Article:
Ice slush: effects, benefits and evidence

Ice slush, or slurry, is a very low temperature (0-1 °C) drink made with blended ice and liquids. Although popular as ‘slushies’ and available in various bright colours in places like fairs, arcades or cinemas, ice slush is used for its sports nutrition benefits in hot weather sporting settings. We have seen a lot of slush use at the very hot Tokyo Olympic Games and we have seen it in events like the Tour de France. It can be used for pre-cooling before a race or competition, during exercise or breaks and post-race to reduce and maintain core temperature.

Effect of ice slush on performance in the heat

A high body temperature is clearly a contributor to fatigue and preventing very high temperatures has been shown to improve performance. This can be done by various ways of pre-cooling and perhaps also by cooling during exercise, although this is much more diffiocult from a practical point of view. In conditions such as those at the Tokyo Olympics with high temperature and little opportunity for evaporative cooling (cooling through sweating) because of the high humidity, cooling the bod using other methods is especially effective.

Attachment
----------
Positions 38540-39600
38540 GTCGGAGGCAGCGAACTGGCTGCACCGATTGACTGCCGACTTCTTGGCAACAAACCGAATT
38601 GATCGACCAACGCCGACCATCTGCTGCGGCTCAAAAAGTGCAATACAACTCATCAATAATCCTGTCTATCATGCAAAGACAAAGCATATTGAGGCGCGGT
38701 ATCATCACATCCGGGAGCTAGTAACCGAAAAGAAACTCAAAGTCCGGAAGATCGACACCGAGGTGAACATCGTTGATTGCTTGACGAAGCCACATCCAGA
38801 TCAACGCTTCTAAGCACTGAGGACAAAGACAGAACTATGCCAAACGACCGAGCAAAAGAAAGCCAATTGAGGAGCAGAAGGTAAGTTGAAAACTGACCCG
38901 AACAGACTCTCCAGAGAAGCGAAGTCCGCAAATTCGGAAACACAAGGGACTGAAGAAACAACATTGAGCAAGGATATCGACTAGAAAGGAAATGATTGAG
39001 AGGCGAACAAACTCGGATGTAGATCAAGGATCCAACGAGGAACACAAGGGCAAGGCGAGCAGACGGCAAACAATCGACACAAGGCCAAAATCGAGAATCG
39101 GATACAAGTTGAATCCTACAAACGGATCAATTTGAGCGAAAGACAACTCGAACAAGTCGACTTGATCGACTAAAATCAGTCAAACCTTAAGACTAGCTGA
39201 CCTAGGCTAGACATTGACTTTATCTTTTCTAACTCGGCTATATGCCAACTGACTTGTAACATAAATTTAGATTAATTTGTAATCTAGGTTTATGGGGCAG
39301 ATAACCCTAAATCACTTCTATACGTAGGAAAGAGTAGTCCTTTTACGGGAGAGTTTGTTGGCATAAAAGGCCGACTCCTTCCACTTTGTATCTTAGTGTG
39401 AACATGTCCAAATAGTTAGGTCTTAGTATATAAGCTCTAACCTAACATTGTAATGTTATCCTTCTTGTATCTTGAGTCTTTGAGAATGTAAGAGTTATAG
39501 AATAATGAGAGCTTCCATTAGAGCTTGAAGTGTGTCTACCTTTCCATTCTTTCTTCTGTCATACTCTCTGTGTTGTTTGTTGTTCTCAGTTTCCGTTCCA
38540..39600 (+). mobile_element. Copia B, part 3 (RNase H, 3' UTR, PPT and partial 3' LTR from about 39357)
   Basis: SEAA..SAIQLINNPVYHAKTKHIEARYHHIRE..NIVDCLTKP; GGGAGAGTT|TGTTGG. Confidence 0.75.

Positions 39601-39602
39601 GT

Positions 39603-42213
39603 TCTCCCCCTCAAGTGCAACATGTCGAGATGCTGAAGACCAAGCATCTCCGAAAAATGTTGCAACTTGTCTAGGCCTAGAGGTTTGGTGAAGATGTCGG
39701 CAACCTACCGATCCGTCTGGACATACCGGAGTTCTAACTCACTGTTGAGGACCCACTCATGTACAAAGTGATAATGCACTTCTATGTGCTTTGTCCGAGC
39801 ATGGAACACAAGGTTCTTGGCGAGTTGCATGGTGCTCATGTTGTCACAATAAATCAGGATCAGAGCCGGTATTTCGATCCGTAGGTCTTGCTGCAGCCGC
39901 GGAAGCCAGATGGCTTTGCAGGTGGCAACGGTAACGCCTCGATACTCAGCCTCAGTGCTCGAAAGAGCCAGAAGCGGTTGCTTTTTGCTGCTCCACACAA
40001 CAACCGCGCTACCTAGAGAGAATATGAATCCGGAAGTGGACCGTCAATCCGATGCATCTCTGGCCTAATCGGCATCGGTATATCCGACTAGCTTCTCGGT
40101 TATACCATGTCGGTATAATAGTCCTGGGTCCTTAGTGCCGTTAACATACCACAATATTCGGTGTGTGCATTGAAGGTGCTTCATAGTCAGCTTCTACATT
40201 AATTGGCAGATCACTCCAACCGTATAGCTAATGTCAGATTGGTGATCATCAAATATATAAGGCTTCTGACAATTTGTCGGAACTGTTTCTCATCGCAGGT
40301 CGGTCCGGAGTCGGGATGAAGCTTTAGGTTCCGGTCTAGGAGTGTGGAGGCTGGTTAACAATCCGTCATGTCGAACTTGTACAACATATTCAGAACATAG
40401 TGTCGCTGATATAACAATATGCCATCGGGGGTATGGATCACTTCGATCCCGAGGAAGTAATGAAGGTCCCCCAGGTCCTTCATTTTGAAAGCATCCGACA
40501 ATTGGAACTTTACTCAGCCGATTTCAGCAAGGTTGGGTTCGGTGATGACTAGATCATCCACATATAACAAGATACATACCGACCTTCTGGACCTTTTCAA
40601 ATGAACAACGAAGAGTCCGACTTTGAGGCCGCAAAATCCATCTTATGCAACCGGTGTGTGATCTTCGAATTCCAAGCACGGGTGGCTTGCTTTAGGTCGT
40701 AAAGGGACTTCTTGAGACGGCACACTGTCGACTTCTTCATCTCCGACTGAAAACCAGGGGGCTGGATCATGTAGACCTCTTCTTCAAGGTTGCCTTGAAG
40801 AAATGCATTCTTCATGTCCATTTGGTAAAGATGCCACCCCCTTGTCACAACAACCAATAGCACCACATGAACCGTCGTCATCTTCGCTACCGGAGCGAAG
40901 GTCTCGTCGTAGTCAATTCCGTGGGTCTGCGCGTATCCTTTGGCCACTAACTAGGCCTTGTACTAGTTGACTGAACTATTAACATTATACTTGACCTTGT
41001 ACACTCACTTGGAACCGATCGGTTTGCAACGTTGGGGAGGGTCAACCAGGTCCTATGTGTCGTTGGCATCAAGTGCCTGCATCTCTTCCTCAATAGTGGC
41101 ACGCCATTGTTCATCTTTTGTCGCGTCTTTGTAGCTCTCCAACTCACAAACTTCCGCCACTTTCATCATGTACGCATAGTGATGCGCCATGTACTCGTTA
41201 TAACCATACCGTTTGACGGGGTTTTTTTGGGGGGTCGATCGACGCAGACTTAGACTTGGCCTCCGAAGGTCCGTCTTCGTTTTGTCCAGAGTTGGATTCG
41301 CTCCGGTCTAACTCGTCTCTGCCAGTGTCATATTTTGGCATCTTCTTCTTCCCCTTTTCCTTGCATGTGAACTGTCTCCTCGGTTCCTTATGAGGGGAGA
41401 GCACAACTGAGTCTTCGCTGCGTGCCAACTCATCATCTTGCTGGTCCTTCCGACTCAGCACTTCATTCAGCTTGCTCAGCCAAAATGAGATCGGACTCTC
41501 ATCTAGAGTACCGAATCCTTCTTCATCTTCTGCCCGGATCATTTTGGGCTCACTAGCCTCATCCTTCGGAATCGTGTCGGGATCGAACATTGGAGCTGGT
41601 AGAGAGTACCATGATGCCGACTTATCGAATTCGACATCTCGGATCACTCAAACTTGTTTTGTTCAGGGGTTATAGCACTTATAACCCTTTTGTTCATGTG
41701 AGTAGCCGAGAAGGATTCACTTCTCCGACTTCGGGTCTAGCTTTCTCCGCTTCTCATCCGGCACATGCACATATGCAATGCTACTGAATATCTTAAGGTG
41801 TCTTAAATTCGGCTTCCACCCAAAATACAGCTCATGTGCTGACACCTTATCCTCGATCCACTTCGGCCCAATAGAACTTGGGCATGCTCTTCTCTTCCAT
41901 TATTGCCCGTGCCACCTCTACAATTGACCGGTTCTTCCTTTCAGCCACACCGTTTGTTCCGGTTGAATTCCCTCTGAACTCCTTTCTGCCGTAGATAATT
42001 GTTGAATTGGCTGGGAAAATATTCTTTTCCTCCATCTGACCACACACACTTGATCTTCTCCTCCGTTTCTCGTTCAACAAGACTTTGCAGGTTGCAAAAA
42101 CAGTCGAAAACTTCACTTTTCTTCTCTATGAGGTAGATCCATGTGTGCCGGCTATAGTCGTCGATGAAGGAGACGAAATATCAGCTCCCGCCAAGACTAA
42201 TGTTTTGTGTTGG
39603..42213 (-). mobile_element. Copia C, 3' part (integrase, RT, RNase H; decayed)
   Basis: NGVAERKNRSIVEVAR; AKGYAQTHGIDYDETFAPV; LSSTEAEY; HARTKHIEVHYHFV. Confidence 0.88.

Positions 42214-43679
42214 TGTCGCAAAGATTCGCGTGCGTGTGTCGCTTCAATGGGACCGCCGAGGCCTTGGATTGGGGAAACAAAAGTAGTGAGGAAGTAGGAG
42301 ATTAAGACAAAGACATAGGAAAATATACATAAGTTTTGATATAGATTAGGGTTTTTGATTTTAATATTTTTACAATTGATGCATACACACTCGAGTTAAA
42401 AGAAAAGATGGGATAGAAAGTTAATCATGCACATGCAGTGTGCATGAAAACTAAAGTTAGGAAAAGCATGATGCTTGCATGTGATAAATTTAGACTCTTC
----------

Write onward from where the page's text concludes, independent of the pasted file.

Jones Vingegaard, winner of the Tour de France 2022, consumes an "ice gel" (slush)

Photo by Bram Berkien - Jumbo Visma

Effects on physiology

Ice slush can cool an athlete much more and faster than drinking a cold drink. The energy (heat) required to turn ice into fluid is over 80 times as high as the energy required to simply heat up cool water (based on the theory of enthalpy). Therefore, ice slush is a very effective way of reducing body temperature and is a process that occurs inside the body (and does not rely on environmental